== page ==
Story of a Match: Spurs (A)

Posted by on April 11, 2012 in Match Analysis | 7 comments

When Spurs came to Carrow Road in December we got a schooling. Probably the best team to visit so far, they dominated the game and ran out comfortable winners, inspired by Bale who just tore us apart. So how the chuff did we just go to White Hart Lane and emerge with a 2-1 win, a result which could have been more but for the moronic decisions of Michael Oliver? How did we join Man Utd and Man City as the only teams to beat Tottenham on their own turf?

Discipline

Lambert sprung yet more surprises with his lineup, dropping Wes and Surman to the bench, Fox altogether (injured?), and recalling Bradley Johnson, Pilkington and giving Wilbraham his first start of the season. It was richly deserved for Wilbs who has put in some really good shifts coming off the bench, and his ability to hold up the ball and bring others into play would prove useful in a game where we were expected to have less possession. We needed to make it count. They lined up in an orthodox 4-4-2 but, as you can see from the average positions on the right, we didn’t use much width. Bennett and Pilkington kept tight, compressed the middle of the park and joined Howson and Johnson in pressing the spurs fullbacks and midfield.

In fact as you can see from the comparison with the Man Utd game below, we didn’t really concentrate on crossing it. Despite the use of our only two real wingers, they weren’t picked for their ability to run down the flanks and get balls into the box, but for their discipline, defensive awareness, tireless running and help they could offer the midfield.

By playing a 4-4-2 we were effectively doubling up on Spurs’ two main threats; Bale and Lennon. While Pilkington and Bennett obviously have their attacking abilities (both, after all, scored), it was their allround game which helped swing this tie in our favour. Pilkington caused Kyle Walker problems all afternoon, while Bennett got forward less, tending to drop deep and offer Russell Martin support in dealing with Bale. After all, the two Spurs wingers are among the best in the league on their day, and it was always going to be important with how we dealt with them.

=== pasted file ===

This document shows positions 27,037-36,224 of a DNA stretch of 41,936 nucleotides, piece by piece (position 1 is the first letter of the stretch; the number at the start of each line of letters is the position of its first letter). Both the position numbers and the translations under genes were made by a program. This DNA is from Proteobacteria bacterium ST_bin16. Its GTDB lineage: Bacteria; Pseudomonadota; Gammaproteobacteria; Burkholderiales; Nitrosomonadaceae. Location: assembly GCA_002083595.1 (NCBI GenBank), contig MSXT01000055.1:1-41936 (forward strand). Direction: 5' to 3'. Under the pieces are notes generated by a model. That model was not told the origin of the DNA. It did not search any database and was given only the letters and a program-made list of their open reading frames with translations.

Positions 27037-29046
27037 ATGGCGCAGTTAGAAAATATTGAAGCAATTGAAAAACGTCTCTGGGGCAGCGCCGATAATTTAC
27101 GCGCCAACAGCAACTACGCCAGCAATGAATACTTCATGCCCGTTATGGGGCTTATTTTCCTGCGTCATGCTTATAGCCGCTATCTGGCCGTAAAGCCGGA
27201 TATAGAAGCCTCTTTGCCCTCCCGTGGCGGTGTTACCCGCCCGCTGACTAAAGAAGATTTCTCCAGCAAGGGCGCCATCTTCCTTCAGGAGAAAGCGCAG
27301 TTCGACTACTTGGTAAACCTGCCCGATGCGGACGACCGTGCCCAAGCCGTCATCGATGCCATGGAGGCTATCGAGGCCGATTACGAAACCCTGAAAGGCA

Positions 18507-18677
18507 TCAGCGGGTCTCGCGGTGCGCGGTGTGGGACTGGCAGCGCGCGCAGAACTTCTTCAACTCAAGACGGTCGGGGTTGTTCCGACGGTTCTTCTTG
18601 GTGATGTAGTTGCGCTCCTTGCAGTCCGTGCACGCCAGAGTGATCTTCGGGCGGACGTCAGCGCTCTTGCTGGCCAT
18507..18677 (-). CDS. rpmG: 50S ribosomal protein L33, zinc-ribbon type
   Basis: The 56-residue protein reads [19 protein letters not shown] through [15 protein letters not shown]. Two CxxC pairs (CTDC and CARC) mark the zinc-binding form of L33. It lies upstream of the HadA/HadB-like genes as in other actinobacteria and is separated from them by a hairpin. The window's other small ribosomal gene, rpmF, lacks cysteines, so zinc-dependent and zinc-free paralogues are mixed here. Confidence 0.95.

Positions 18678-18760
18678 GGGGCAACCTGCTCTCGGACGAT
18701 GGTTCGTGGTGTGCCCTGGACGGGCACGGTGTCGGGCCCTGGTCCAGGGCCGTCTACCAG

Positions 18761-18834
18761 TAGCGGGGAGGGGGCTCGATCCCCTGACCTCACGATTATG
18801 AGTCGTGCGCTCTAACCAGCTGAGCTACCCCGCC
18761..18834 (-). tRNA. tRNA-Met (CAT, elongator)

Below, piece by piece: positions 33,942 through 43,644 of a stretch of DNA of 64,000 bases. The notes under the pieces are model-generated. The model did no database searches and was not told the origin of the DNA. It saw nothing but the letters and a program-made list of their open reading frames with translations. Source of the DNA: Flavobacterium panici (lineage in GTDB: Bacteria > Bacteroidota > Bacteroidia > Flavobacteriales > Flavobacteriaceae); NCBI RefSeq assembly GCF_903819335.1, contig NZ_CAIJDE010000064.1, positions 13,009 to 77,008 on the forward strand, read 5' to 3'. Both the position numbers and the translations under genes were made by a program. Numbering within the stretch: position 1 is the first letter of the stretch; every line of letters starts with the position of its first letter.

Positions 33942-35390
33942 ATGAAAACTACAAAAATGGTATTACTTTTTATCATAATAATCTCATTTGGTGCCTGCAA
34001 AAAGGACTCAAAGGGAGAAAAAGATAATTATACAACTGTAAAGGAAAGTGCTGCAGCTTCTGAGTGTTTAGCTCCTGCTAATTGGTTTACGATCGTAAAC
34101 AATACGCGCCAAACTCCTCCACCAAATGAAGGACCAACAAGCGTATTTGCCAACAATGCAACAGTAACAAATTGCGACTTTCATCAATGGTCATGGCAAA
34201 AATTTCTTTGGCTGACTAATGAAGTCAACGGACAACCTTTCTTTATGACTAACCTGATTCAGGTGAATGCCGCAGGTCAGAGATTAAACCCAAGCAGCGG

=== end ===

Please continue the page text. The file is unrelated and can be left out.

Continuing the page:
Bale, while starting the game on the left wing, does have a tendency to come inside. He frequently popped up on the right wing or through the centre, but was rarely covered for on the left, offering us space to get forward if we needed to or relieving the pressure on Martin who had probably his best game at fullback all season.

As well as his ability in the tackle and clearing countless balls from the box or wing, he made the most number of interceptions in the team and blocked three shots, one of which was from Bale at the very start of the 2nd half which looked destined to go into the net. He was completely on his game, reading the play well, rarely getting forward and leaving gaps and sticking to his task. His discipline in his role is one of the reasons Lambert trusts him so much, and he repaid that throughout. Bale, despite being far faster, offered little from the left side and his only real moment came cutting inside from the right and firing a shot against the bar.

It wasn’t just in defence that the team was disciplined and aware. In central midfield we had our Leeds two, Howson and Johnson, keeping a lid on Modric and Livermore. Modric was always going to be a threat and Howson and Johnson took turns in man marking him, depending on the situation. In fact, it was from Howson temporarily abandoning his close marking and going pressing that led to Bale hitting the bar…

As you can see in the first image, he peels off Modric to go pressing the defence. After putting King under pressure, the ball ends up with the Croatian but this time he has no man marker and acres of space in front of him. From this he bursts forward, sends a pass through to Bale who subsequently hits the bar. It was a rare relaxed moment from Howson who played a different role to that he did on Saturday. Rather than being advanced, bursting into the box and offering an attacking threat, he was deep, keeping things simple and disrupting the Spurs midfield. It was another excellent performance, and it was a tackle from Howson, on Modric, that started the lovely passing move that led to Bennett’s glorious strike.

As you can see on the left he nips in and takes the ball of Modric’s foot and lays it off to Bradley Johnson. On the right I’ve made a very loose approximation of the passing move that followed – straight lines are passes, dotted lines are players running with the ball. We passed it from front to back to front before Bennett ended up with the ball and lashed it into the far corner.  A glorious team move followed by a glorious individual strike. Best of both worlds.